Friday, January 11th, 2013 and is filed under Blog, Economy, Issues
In 2010, Congress passed the Dodd-Frank Act, which created the new “Bureau of Consumer Financial Protection (CFPB),” an all-powerful agency vested with the power to limit the choices of consumers in financial markets, making it harder and more expensive to obtain credit. This unaccountable agency operates autonomously within the Federal Reserve and will not be subjected to congressional appropriations or oversight.
Today, the CFPB announced its new statist mandates on mortgage lending institutions and banks, limiting the ability of people to obtain mortgages. Here is the gist of it from CQ (subscription required):
Under the proposed rule, lenders would have to examine consumers’ financial information, including employment status, income and assets, debt and credit history. Lenders could not offer loans with little or no documentation, which was a hallmark of the subprime era.
Borrowers would need to have sufficient assets or income to repay their loan. Lenders would be required to evaluate a borrower’s long-term ability to repay, rather than simply the ability to do so during an initial period.
The rule would set new underwriting standards that lenders would have to meet in order for loans to be considered “qualified mortgages,” a status that provides some protection against future liability. Going forward, the new standard is expected to largely define the type of mortgages that will be available.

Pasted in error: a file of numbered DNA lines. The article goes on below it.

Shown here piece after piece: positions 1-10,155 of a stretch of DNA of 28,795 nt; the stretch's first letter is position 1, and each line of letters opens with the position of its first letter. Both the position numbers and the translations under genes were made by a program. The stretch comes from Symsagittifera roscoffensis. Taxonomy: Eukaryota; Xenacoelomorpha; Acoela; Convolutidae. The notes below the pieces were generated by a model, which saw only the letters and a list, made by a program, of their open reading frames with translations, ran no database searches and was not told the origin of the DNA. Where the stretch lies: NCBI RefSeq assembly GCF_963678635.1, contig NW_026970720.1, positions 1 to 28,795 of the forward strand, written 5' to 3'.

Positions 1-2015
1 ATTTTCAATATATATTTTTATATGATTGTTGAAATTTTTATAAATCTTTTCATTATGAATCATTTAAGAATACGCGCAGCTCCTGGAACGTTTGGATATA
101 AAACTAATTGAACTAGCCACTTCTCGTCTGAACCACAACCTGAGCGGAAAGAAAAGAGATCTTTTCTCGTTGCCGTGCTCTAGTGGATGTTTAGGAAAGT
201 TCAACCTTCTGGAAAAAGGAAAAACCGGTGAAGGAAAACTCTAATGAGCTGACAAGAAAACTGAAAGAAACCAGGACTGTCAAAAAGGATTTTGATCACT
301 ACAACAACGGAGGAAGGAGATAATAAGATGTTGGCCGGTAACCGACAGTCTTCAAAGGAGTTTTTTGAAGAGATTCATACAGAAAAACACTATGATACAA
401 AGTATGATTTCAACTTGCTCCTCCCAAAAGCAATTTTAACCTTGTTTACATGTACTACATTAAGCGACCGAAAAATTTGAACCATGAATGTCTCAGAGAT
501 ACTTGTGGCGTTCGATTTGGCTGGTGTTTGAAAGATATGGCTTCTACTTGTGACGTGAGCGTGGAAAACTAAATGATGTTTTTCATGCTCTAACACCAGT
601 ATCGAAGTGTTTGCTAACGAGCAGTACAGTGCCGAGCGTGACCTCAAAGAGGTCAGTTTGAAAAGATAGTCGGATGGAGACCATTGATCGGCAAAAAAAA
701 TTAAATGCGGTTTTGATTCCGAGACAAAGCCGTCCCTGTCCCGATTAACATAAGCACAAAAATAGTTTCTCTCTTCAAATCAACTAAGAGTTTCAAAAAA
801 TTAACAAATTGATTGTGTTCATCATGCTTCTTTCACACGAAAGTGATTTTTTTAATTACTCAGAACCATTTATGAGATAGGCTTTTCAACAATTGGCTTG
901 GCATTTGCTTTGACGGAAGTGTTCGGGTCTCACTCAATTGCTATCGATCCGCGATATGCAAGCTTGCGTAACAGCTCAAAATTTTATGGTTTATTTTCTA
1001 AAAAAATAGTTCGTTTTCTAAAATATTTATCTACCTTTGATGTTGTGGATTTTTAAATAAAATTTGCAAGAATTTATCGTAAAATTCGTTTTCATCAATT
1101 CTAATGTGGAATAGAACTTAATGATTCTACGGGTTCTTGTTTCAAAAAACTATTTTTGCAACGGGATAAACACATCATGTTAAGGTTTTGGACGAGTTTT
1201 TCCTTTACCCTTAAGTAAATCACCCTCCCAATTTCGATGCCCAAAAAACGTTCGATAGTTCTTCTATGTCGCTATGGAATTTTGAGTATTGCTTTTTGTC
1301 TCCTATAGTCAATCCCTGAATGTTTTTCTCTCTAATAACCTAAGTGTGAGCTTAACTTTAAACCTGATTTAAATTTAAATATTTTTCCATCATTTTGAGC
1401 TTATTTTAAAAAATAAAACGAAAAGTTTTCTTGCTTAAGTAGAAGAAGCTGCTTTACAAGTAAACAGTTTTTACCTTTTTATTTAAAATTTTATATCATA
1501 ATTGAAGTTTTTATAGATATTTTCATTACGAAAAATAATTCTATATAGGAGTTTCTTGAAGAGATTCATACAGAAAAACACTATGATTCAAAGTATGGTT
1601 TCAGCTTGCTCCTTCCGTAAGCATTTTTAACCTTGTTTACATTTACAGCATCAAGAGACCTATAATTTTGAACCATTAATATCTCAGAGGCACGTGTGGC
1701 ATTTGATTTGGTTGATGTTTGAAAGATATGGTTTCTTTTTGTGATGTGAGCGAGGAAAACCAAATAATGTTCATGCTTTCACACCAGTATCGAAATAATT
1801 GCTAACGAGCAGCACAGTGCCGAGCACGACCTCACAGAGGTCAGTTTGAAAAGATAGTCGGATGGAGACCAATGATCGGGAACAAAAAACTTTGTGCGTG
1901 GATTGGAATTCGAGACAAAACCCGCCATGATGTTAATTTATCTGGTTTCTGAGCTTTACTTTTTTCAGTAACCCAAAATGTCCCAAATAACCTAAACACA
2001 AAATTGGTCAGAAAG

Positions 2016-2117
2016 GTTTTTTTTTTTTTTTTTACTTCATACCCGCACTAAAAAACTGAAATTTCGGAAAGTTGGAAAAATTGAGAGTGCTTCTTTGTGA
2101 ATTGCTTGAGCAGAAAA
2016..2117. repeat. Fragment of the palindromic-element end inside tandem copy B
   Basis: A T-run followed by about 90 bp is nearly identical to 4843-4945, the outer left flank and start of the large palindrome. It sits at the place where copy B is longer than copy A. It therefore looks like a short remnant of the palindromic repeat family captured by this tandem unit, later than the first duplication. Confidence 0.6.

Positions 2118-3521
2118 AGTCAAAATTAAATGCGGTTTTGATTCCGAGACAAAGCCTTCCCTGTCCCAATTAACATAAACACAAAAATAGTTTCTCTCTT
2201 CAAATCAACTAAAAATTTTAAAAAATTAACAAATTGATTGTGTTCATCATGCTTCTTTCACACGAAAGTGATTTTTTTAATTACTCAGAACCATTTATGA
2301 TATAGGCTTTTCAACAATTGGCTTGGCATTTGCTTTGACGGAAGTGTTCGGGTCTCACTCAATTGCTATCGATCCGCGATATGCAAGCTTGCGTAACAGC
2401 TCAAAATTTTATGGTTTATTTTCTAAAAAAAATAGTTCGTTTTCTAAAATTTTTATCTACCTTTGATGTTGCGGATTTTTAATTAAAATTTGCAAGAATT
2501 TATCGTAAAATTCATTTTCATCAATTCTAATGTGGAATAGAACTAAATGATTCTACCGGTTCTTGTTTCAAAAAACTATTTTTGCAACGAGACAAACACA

For a mortgage to be qualified, it cannot require the borrower to pay excessive points or include risky features. Those would include a term longer than 30 years, interest-only payments or negative-amortization payments that increase the principal amount of the loan.
In an effort to ensure that consumers are able to meet financial obligations in addition to homeownership, qualified mortgages will generally be unavailable to people with debt-to-income ratios greater than 43 percent.
Sounds pretty much like commonsense, right? Banks should only lend to those who have the ability to pay it back? So why would banks need these new regulations?
This is a consummate example of the arsonist acting like the firefighter. Obama’s allies fought for years to create entire offices and programs dedicated to forcing banks to underwrite risky mortgages under the dubious goal of universal home ownership. Concurrently, Fannie Mae and Freddie Mac bought up the lion’s share of the subprime mortgage securities and fueled the toxic asset bubble. The bubble popped, bringing down the entire economy with it.